Memantine for autism spectrum disorder (Review)

Amanda Brignell, Catherine Marraffa, Katrina Williams, Tamara May

Research output: Contribution to journalReview ArticleResearchpeer-review

6 Citations (Scopus)

Abstract

BACKGROUND: Autism spectrum disorder (ASD; also known as autism) is a developmental disability that begins in childhood and is typically seen in around 1% to 2% of children. It is characterised by social communication difficulties and repetitive and restricted behaviours and routines that can have a negative impact on a child's quality of life, achievement at school, and social interactions with others. It has been hypothesised that memantine, which is traditionally used to treat dementia, may be effective in reducing the core symptoms of autism as well as some co-occurring symptoms such as hyperactivity and language difficulties. If memantine is being used to treat the core symptoms of autism, it is important to review the evidence of its effectiveness. OBJECTIVES: To assess the effects of memantine on the core symptoms of autism, including, but not limited to, social communication and stereotypical behaviours. SEARCH METHODS: We searched CENTRAL, MEDLINE, Embase, nine other databases and three trials registers up to February 2022. We also checked reference lists of key studies and checked with experts in the field for any additional papers. We searched for retractions of the included studies in MEDLINE, Embase, and the Retraction Watch Database. No retractions or corrections were found. SELECTION CRITERIA: We included randomised controlled trials (RCTs) of any dose of memantine compared with placebo in autistic people. We also included RCTs in which only one group received memantine, but both groups received the same additional therapy (e.g. a behaviour intervention). DATA COLLECTION AND ANALYSIS: We used standard Cochrane methods. Our primary outcomes were core autism symptoms and adverse effects. Secondary outcomes were language, intelligence, memory, adaptive behaviour, hyperactivity, and irritability. We used GRADE to assess certainty of evidence. MAIN RESULTS: We included three RCTs (two double-blind and one single-blind) with 204 participants that examined the short-term effect (immediately postintervention) of memantine in autistic people. Two studies took place in the USA and the other in Iran. All three studies focused on children and adolescents, with a mean age of 9.40 (standard deviation (SD) 2.26) years. Most participants were male (range across studies 73% to 87%). The diagnosis of ASD was based on the Diagnostic and Statistical Manual of Mental Disorders (4th edition; 4th edition, text revision; or 5th edition). To confirm the diagnosis, one study used the Autism Diagnostic Observation Schedule (ADOS) and the Autism Diagnostic Interview-Revised (ADI-R); one used ADOS, ADI-R or the Autism Diagnostic Interview Screener; and one used the Gilliam Autism Rating Scale. Dosage of memantine was based on the child's weight and ranged from 3 mg to 15 mg per day.  Comparisons  Two studies examined memantine compared with placebo; in the other study, both groups had a behavioural intervention while only one group was given memantine.  Risk of bias All studies were rated at high risk of bias overall, as they were at high or unclear risk of bias across all but four domains in one study, and all but two domains in the other two studies. One study was funded by Forest Laboratories, LLC, (Jersey City, New Jersey), Allergan. The study sponsor was involved in the study design, data collection (via contracted clinical investigator sites), analysis and interpretation of data, and the decision to present these results. The other two studies reported no financial support or sponsorship; though in one of the two, the study medication was an in-kind contribution from Forest Pharmaceuticals. Primary outcomes There was no clear evidence of a difference between memantine and placebo with respect to severity of core symptoms of autism, although we are very uncertain about the evidence. The standardised mean difference in autism symptoms score in the intervention group versus the control group was -0.74 standard deviations (95% confidence interval (CI) -2.07 to 0.58; 2 studies, 181 participants; very low-certainty evidence; medium effect size); lower scores indicate less severe autistic symptoms. Two studies (144 participants) recorded adverse effects that the authors deemed related to the study and found there may be no difference between memantine and placebo (odds ratio (OR) 0.64, 95% CI 0.17 to 2.39; low-certainty evidence). Secondary outcomes There may be no difference between memantine and placebo on language (2 studies, 144 participants; low-certainty evidence); memory or adaptive behaviour (1 study, 23 participants; both low-certainty evidence); or hyperactivity or irritability (1 study, 121 participants; both low-certainty evidence). AUTHORS' CONCLUSIONS: It is unclear whether memantine is an effective treatment for autistic children. None of the three included trials reported on the effectiveness of memantine in adults. Further studies using rigorous designs, larger samples, longer follow-up and clinically meaningful outcome measures that are important to autistic people and their families will strengthen our knowledge of the effects of memantine in autism.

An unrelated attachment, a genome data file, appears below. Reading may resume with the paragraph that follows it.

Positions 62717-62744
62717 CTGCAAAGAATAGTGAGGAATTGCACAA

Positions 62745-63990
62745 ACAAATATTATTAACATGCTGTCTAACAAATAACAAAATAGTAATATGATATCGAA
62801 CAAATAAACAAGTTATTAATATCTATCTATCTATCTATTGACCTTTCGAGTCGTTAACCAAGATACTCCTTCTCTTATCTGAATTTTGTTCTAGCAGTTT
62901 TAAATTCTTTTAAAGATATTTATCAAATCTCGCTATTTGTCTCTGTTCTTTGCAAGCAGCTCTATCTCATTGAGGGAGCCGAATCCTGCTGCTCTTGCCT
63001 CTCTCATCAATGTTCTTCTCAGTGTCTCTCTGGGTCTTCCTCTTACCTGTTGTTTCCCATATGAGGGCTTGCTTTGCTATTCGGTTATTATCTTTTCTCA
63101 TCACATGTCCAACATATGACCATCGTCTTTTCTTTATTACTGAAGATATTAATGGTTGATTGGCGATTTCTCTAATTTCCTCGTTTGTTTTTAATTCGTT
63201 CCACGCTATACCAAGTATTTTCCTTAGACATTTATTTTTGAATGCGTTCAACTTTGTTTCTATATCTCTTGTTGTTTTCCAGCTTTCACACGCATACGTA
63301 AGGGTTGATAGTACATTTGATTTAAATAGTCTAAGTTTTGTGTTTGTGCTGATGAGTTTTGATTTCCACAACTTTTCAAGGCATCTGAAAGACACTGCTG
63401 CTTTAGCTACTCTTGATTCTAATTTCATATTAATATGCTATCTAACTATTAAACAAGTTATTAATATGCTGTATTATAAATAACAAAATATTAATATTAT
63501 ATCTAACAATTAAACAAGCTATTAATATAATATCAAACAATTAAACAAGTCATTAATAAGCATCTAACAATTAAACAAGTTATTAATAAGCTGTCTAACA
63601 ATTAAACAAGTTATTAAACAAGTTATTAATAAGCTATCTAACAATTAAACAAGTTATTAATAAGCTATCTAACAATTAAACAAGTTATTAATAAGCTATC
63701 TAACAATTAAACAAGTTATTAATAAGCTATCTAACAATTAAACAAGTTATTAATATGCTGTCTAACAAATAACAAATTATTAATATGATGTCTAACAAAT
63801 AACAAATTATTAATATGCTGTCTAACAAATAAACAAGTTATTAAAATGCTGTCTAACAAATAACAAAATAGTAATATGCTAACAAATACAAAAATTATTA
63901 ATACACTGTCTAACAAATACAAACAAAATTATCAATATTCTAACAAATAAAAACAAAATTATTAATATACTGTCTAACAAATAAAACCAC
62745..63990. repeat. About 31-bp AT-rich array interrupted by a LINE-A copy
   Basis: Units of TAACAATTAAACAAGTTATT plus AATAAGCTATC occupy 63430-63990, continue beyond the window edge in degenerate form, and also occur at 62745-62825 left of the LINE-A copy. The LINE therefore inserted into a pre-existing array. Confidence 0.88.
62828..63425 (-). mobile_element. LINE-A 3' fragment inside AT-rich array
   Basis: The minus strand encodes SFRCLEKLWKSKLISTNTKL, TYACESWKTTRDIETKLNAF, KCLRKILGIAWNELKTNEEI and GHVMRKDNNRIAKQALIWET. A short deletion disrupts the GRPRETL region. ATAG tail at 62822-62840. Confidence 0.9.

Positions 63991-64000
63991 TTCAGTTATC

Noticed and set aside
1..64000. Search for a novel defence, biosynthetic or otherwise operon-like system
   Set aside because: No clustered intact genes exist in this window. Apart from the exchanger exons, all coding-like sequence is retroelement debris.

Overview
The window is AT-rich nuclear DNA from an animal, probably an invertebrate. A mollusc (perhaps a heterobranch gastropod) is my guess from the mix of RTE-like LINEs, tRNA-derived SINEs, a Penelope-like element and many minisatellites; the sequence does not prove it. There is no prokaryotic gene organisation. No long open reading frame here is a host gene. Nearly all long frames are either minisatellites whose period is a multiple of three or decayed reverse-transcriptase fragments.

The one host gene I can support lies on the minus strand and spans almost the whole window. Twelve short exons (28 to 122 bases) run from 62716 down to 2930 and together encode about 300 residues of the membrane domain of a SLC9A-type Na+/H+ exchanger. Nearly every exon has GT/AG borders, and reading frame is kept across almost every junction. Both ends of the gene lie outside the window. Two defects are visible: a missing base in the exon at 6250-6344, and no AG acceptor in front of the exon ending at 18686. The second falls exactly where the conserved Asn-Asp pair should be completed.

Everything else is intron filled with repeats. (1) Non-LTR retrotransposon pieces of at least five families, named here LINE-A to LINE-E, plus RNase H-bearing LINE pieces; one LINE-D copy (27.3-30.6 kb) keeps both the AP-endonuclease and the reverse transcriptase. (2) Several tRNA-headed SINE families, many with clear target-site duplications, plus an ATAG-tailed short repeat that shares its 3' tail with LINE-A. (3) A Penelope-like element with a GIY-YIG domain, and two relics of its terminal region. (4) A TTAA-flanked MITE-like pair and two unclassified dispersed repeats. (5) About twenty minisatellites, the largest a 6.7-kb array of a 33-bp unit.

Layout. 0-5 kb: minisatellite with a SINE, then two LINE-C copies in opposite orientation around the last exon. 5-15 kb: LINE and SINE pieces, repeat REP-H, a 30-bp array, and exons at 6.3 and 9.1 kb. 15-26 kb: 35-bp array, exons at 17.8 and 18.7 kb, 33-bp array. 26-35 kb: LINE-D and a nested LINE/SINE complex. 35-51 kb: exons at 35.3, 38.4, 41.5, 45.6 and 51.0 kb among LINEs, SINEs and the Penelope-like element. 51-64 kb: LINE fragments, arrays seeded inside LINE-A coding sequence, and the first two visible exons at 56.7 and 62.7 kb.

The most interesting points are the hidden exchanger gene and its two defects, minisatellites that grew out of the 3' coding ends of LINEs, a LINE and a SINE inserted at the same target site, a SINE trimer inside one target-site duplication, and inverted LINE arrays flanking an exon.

Original languageEnglish
Article numberCD013845
Number of pages70
JournalCochrane Database of Systematic Reviews
Volume2022
Issue number8
DOIs
Publication statusPublished - 25 Aug 2022

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